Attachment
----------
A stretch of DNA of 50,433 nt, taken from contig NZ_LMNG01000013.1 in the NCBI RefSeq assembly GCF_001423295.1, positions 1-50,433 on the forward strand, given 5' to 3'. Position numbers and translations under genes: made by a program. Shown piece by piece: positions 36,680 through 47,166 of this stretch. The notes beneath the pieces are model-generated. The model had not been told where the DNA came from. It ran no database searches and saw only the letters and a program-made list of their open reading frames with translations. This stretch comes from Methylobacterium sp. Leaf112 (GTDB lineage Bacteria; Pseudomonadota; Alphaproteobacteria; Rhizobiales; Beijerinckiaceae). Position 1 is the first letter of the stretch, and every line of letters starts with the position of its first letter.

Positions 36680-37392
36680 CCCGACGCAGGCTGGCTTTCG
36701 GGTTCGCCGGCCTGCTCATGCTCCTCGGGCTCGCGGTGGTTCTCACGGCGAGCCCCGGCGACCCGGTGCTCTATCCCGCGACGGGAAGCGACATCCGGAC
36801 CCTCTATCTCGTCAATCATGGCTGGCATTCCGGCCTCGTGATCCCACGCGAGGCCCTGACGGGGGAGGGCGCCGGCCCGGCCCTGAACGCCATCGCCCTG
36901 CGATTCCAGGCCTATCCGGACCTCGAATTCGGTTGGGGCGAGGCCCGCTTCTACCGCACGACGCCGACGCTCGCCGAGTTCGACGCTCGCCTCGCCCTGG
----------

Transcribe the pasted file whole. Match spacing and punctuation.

A stretch of DNA of 50,433 nt, taken from contig NZ_LMNG01000013.1 in the NCBI RefSeq assembly GCF_001423295.1, positions 1-50,433 on the forward strand, given 5' to 3'. Position numbers and translations under genes: made by a program. Shown piece by piece: positions 36,680 through 47,166 of this stretch. The notes beneath the pieces are model-generated. The model had not been told where the DNA came from. It ran no database searches and saw only the letters and a program-made list of their open reading frames with translations. This stretch comes from Methylobacterium sp. Leaf112 (GTDB lineage Bacteria; Pseudomonadota; Alphaproteobacteria; Rhizobiales; Beijerinckiaceae). Position 1 is the first letter of the stretch, and every line of letters starts with the position of its first letter.

Positions 36680-37392
36680 CCCGACGCAGGCTGGCTTTCG
36701 GGTTCGCCGGCCTGCTCATGCTCCTCGGGCTCGCGGTGGTTCTCACGGCGAGCCCCGGCGACCCGGTGCTCTATCCCGCGACGGGAAGCGACATCCGGAC
36801 CCTCTATCTCGTCAATCATGGCTGGCATTCCGGCCTCGTGATCCCACGCGAGGCCCTGACGGGGGAGGGCGCCGGCCCGGCCCTGAACGCCATCGCCCTG
36901 CGATTCCAGGCCTATCCGGACCTCGAATTCGGTTGGGGCGAGGCCCGCTTCTACCGCACGACGCCGACGCTCGCCGAGTTCGACGCTCGCCTCGCCCTGG